Drug overdose is now second only to motor vehicle crashes among the leading causes of unintentional injury deaths. In recent years, Virginia has had a 300% increase in the number of deaths related to drug overdose. This year I also proposed a bill (HB557), Safe Reporting to Save Lives, which would provide that if someone or a person with them is overdosing, then they could call 9-1-1 or seek emergency medical attention without either party being at risk of arrest or prosecution for possession, consumption, or purchasing of a drug or alcohol. This is a real issue that is a life or death matter for all too many of our fellow Virginians. I was touched by the number of people who came forward to support this bill because their lives had been affected by this situation. After a fair hearing before the House Courts of Justice Committee, we were unable to convince a majority of committee members that the ability of prosecutors to investigate and prosecute drug times should be restricted in the interest of saving human lives. This is a cause that I plan to work on so we can build support for doing something in the future.
I proposed two constitutional amendments this year. The first would provide for the automatic restoration civil rights, including voting rights, for a person convicted of a felony upon the completion of his or her sentence, including any term of probation or parole, and the payment of all restitution, fines, costs, and fees assessed as a result of the conviction. I also proposed a constitutional amendment to introduce a bill outlining a process for non-partisan redistricting. Unfortunately, neither of these measures advanced.
Another issue we have begun work on this year is the voluntary labeling of food products containing genetically modified organisms (GMOs). In order to start this conversation, I proposed that money be set aside to study the possibility of establishing a voluntary program for labeling and promoting Virginia agricultural products that do not contain GMOs. What I learned was that there are many interests who don’t think that consumers should be able to know what they are eating, and that others think even a voluntary system would somehow be an unreasonable burden. According to our legislative survey this year, 89% of you thought that this is a worthy issue. I believe it is important for Virginians, especially those who may have food sensitivities, health or religious concerns to have the right to know what is in their food. This is something I wish to continue working on in the future.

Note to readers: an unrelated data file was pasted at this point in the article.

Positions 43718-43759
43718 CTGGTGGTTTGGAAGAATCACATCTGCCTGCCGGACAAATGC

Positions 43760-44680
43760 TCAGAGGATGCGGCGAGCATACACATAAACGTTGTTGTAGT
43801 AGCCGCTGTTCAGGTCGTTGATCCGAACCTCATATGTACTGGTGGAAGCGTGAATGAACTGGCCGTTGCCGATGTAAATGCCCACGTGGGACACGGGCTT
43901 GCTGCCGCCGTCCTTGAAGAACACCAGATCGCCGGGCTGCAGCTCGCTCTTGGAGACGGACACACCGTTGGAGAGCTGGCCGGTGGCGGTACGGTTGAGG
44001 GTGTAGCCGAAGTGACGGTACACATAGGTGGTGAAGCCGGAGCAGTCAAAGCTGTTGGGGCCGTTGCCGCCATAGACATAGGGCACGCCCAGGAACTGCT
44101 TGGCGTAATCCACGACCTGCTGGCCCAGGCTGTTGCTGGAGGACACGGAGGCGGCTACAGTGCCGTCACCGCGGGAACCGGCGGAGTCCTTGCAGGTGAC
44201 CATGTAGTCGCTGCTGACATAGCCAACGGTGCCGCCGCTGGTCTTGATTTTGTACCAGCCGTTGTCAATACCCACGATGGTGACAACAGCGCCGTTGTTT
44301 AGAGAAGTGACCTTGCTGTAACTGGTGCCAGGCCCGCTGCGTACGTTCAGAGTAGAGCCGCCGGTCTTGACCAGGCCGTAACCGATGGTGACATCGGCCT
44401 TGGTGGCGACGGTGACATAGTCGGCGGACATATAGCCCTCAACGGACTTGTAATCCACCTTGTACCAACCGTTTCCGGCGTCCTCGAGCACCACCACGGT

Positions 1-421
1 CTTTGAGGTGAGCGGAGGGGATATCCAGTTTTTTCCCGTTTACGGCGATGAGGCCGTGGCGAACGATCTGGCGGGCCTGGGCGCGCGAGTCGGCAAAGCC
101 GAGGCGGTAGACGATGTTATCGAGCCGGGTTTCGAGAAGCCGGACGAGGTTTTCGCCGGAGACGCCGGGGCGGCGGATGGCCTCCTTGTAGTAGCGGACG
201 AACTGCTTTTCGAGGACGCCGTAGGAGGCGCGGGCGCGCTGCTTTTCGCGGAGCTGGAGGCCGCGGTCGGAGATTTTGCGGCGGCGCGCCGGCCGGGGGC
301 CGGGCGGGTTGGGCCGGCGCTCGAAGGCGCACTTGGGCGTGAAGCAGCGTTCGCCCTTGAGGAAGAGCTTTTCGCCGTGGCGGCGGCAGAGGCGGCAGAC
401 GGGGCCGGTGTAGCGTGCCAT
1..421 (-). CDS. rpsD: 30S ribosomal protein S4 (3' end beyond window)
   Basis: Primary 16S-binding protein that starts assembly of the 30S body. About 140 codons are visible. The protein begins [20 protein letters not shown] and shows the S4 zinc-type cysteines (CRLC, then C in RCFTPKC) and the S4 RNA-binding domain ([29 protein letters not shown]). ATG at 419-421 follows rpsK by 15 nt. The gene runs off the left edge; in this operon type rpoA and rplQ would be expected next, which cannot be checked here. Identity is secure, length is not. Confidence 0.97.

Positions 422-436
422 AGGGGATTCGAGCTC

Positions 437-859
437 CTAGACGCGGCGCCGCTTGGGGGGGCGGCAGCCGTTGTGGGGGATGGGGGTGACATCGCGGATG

Much of the most important work of the General Assembly, including the detailed consideration of bills, is done in the House of Delegate’s committees and subcommittees. I serve on the Committees on Transportation, Finance (which handles tax policy), and General Laws (which handles non-criminal law issues in general, including issues concerning state employees and procurement, the alcoholic beverage control system, freedom of information and privacy.) During February I was appointed to a fourth committee, the Committee on Commerce and Labor, by the Speaker of the House. This came as a very pleasant surprise and honor. This committee deals with the laws affecting our state’s most important industries. It is going to provide me the opportunity to learn more in depth about many key public policy questions affecting our economy.
If you have any questions or concerns about legislation passed during the session, please contact me at 804-698-1069 or contact me via e-mail at firstname.lastname@example.org. I am always happy to hear from you.
Thank you for the honor and privilege of serving you.
Betsy B. Carr
Member, House of Delegates